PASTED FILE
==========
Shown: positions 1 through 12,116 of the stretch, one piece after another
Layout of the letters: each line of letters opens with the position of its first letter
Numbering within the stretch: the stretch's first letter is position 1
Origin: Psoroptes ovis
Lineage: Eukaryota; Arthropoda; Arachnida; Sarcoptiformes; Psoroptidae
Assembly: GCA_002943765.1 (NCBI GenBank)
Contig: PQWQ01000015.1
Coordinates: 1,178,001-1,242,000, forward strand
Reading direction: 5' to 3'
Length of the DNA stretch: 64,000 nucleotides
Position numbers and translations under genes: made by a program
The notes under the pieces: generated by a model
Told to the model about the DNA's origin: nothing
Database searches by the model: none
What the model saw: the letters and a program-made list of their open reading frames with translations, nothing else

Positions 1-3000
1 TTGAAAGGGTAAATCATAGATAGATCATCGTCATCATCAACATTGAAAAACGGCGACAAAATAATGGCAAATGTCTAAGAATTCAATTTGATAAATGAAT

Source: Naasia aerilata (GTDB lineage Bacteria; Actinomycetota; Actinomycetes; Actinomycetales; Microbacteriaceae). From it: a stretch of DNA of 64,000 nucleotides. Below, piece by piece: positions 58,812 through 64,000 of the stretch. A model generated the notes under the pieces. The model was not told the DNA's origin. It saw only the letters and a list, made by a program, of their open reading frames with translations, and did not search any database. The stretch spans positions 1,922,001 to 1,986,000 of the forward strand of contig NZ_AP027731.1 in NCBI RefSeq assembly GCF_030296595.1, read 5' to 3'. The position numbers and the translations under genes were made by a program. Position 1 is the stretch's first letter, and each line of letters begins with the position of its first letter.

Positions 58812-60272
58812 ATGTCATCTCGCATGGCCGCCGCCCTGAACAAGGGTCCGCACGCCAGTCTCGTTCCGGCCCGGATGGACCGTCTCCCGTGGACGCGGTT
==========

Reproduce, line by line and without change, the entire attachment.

Shown: positions 1 through 12,116 of the stretch, one piece after another
Layout of the letters: each line of letters opens with the position of its first letter
Numbering within the stretch: the stretch's first letter is position 1
Origin: Psoroptes ovis
Lineage: Eukaryota; Arthropoda; Arachnida; Sarcoptiformes; Psoroptidae
Assembly: GCA_002943765.1 (NCBI GenBank)
Contig: PQWQ01000015.1
Coordinates: 1,178,001-1,242,000, forward strand
Reading direction: 5' to 3'
Length of the DNA stretch: 64,000 nucleotides
Position numbers and translations under genes: made by a program
The notes under the pieces: generated by a model
Told to the model about the DNA's origin: nothing
Database searches by the model: none
What the model saw: the letters and a program-made list of their open reading frames with translations, nothing else

Positions 1-3000
1 TTGAAAGGGTAAATCATAGATAGATCATCGTCATCATCAACATTGAAAAACGGCGACAAAATAATGGCAAATGTCTAAGAATTCAATTTGATAAATGAAT

Source: Naasia aerilata (GTDB lineage Bacteria; Actinomycetota; Actinomycetes; Actinomycetales; Microbacteriaceae). From it: a stretch of DNA of 64,000 nucleotides. Below, piece by piece: positions 58,812 through 64,000 of the stretch. A model generated the notes under the pieces. The model was not told the DNA's origin. It saw only the letters and a list, made by a program, of their open reading frames with translations, and did not search any database. The stretch spans positions 1,922,001 to 1,986,000 of the forward strand of contig NZ_AP027731.1 in NCBI RefSeq assembly GCF_030296595.1, read 5' to 3'. The position numbers and the translations under genes were made by a program. Position 1 is the stretch's first letter, and each line of letters begins with the position of its first letter.

Positions 58812-60272
58812 ATGTCATCTCGCATGGCCGCCGCCCTGAACAAGGGTCCGCACGCCAGTCTCGTTCCGGCCCGGATGGACCGTCTCCCGTGGACGCGGTT